The evidence is clear. Jesus—Son of God paying the perfect sacrifice for our sins—defeated death then went back up to heaven to intercede for us. Not surprisingly, heaven responds through no other name but His.   

Acts 4:12 "Salvation is found in no one else, for there is no other name under heaven given to mankind by which we must be saved."

Thursday, April 18, 2019


Image credit:
We all have our own points of view—paradigm, I heard a Human Resource manager say while explaining varying world-views on morality.  

Because these perspectives are nurtured through time, we own them—or they own us—eventually. The closer they are to our convictions, the more we tightly guard them.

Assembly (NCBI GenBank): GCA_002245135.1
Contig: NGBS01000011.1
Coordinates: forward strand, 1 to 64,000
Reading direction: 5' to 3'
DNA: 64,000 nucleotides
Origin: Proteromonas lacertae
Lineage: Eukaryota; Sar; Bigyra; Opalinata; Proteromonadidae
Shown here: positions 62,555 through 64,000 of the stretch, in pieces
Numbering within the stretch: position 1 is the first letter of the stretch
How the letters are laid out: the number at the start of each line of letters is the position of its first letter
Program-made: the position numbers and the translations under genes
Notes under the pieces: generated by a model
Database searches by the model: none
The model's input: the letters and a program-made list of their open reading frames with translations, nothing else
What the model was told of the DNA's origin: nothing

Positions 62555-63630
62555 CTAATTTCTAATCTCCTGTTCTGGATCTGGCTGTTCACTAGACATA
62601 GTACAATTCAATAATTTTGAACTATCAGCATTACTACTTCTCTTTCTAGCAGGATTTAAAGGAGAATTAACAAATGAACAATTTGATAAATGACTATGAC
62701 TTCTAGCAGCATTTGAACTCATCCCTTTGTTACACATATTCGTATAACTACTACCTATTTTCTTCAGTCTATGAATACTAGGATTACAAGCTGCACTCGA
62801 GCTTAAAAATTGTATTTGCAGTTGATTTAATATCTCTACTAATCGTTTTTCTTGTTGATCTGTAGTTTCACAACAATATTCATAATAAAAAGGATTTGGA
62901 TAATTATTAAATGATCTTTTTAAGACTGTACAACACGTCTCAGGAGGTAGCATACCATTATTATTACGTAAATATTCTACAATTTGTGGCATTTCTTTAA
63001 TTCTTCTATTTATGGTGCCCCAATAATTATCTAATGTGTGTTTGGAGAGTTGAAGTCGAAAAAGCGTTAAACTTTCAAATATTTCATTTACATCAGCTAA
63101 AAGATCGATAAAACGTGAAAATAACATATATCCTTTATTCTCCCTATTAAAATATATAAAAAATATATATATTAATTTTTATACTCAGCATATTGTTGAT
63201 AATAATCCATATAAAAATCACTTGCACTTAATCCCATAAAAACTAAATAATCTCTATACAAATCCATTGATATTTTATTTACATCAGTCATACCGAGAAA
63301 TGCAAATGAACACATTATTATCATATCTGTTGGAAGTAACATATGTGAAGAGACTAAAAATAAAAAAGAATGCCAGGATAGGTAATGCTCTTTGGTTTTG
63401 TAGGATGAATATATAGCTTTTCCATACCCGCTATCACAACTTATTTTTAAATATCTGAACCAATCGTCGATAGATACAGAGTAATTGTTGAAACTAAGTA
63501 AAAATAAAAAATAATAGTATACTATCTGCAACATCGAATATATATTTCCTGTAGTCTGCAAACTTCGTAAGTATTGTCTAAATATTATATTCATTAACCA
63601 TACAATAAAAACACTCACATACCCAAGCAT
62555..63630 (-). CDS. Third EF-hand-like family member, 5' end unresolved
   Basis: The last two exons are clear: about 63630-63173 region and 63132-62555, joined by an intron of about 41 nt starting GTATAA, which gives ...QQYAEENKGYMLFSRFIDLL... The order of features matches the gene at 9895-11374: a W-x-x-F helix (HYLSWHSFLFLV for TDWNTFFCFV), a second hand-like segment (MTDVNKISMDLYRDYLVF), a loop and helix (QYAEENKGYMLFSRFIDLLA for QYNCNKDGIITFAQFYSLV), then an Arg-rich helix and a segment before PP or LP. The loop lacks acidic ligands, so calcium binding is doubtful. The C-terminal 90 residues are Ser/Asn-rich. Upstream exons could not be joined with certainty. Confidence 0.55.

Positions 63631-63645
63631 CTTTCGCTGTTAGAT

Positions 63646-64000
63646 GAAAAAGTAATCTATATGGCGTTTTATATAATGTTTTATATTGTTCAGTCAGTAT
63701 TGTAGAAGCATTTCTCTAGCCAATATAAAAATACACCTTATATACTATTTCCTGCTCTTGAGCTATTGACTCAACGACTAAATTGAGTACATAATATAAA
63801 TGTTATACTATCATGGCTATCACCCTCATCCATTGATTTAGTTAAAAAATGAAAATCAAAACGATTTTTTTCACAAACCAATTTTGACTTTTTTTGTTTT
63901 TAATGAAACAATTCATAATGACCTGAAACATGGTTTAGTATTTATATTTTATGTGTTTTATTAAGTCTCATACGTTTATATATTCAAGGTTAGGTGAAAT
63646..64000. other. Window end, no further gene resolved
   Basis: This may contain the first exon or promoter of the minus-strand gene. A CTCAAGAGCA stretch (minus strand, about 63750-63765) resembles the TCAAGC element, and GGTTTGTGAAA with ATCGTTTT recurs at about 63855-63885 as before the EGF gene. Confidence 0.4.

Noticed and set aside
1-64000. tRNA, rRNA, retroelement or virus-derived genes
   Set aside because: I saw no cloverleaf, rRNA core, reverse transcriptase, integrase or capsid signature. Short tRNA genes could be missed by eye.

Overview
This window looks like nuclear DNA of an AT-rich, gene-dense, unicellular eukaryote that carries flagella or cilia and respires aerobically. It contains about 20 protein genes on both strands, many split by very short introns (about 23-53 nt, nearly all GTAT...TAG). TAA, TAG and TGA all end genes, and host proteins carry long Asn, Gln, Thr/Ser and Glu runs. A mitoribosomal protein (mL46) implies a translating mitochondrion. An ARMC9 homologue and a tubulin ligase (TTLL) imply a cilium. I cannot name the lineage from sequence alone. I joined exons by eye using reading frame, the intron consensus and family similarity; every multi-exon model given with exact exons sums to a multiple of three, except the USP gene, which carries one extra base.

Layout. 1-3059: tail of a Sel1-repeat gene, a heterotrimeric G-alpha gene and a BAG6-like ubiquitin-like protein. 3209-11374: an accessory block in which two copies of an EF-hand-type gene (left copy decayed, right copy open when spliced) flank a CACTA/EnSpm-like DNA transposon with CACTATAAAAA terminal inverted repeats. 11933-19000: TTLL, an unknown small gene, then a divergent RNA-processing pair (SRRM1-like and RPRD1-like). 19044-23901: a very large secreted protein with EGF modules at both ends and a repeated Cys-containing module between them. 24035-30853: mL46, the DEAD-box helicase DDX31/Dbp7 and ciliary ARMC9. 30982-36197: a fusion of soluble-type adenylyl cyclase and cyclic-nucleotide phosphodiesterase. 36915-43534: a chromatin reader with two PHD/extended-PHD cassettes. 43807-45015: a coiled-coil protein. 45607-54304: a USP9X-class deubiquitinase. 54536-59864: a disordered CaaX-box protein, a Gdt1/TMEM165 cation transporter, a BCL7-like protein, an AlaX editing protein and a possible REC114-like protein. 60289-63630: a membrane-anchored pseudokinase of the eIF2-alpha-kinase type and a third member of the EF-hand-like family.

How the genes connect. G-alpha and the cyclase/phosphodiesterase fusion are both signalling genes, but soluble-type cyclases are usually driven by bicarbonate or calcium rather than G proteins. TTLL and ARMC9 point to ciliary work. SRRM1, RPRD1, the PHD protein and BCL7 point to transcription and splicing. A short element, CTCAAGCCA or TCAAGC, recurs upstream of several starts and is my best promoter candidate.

"I'll bring these beliefs to the grave with me!" I've heard this countless times, especially when talk comes to religion.

Discussing topics like faith, truth, integrity or honesty is like opening a can of worms. Debate about it some more and you're game-on for a word war; worse, your friend unfriends you.  

Our Creator, knowing us so well—our propensity to follow life's dark alleys—certainly didn't want us mired in a battle of wits and minds.

With these warring perspectives about key life issues—or simply what's right or wrong—the truth must lie somewhere, right?

Well, God didn't leave us clueless. He's provided us a template—the Bible! Just like an appliance manufacturer giving you a manual to operate your gadget properly.  

And if that's not enough, He sent His own Son, the consummate teacher—one who listened to and embodied His Father's instructions. Genesis described Him as the Word, Creator of the universe. At one  point in human history, He came down from heaven; lived among us; and taught us heaven's perspective.